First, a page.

Information about executive compensation at the nation’s major listed companies was released early this week. As had been expected, the data, made public as part of a regulatory filing, instantly became the talk of the town.
It is only natural that the public was drawn to the data because it was the first time that such information had been released. The new regulation was based on law revisions last November, which required listed companies to report financial compensation for executives who earn at least 500 million won in annual salary.
The regulatory scheme, which covered 292 executives this year, is intended to enhance transparency in corporate governance by disclosing how much each company pays its top executives.
Considering this, it is unfortunate that some have resorted to sensationalism and even fanned anti-business sentiment by highlighting only the size of the paychecks of high-paid executives and comparing them with ordinary workers.
It is understandable that the general public has mixed feelings about executives who receive up to tens of billions of won in annual salary and bonuses like SK Group chairman Chey Tae-won and Samsung Electronics vice chairman Kwon Oh-hyun.
Chey received 30.1 billion won in salary and bonuses from four companies, topping the list of high-paid executives, while Kwon came on top of the list of professional executives by pocketing 6.77 billion won. These sums are undoubtedly huge and far beyond what an average worker can earn in a lifetime.
But what matters should not be the level of the financial compensation for executives but whether it is appropriate in terms of their performance and whether it is set in a reasonable manner.
We cannot go against the global trend of offering generous incentives and rewards to talented executives. That the average executive salary at Samsung Electronics still remains one-eighth of that of its archrival Apple is thought-provoking.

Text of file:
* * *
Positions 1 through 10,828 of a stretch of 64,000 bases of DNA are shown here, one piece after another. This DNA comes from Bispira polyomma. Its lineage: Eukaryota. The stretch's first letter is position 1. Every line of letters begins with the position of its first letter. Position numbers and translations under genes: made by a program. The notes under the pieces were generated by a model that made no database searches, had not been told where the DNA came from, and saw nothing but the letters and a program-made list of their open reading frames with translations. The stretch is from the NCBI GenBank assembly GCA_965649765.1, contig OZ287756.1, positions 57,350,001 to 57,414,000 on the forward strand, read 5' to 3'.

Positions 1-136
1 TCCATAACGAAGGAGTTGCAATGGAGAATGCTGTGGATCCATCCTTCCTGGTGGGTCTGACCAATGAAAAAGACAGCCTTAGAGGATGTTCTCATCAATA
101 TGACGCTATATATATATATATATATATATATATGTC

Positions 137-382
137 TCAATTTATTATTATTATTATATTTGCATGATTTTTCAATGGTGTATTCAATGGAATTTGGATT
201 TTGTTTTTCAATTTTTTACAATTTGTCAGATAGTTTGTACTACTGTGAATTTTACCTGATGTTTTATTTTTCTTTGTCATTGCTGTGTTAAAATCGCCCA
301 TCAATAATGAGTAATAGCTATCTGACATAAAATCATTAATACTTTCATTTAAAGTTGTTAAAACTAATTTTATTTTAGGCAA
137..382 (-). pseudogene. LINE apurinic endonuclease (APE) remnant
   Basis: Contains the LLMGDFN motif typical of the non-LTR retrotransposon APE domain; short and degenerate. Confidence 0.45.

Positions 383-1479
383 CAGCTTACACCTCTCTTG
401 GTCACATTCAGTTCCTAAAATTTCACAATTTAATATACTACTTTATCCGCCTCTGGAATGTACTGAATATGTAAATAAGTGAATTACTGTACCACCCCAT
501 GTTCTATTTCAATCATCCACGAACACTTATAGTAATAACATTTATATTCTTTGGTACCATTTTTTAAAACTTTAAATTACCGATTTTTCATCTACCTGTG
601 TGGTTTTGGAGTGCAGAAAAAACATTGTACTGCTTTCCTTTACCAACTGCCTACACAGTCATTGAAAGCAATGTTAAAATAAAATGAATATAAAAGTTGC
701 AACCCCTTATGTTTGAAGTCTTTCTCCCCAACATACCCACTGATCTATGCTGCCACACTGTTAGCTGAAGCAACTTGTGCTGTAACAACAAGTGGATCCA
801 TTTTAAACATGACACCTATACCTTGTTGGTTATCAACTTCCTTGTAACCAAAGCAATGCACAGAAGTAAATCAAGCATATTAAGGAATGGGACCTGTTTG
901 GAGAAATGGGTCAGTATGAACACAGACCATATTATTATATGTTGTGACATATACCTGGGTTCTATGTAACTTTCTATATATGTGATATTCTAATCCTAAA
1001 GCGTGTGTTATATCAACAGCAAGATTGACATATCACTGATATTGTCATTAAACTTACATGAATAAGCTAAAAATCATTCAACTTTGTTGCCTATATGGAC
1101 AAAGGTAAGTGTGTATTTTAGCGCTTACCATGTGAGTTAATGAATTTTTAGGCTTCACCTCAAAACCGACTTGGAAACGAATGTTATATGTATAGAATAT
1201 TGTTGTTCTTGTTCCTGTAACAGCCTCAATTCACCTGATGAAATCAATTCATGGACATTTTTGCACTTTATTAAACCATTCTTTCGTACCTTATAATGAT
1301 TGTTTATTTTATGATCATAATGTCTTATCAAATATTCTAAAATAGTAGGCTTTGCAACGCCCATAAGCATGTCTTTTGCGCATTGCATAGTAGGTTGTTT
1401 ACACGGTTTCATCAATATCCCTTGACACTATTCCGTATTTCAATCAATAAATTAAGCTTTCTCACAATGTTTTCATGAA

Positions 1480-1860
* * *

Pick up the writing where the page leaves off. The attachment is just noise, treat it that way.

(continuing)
There are still some problems, however, that need to be addressed, including the limitations in the regulatory filing of the executive compensation. For instance, the rule covers only those who registered as members of the board of directors.
This provides loopholes for, among others, families that own chaebol. Some even resigned as listed directors, apparently to avoid having to disclose their income under the new rule.
This must be corrected because many family members who control chaebol do not register as directors to avoid legal obligations and managerial responsibilities. A 2012 report of the Fair Trade Commission showed that there were only 86 owner family members among 1,515 registered directors in the companies belonging to the top five chaebol.
One solution could be requiring each company to disclose the financial compensation for a certain number of top paid executives whether they are registered members of the board of directors or not.
Correcting this and other problems is necessary to avoid having the new regulation become a Pandora’s box. Authorities should draw up further measures to minimize its negative effects and ensure that it fosters competitiveness among executives and corporate Korea as a whole.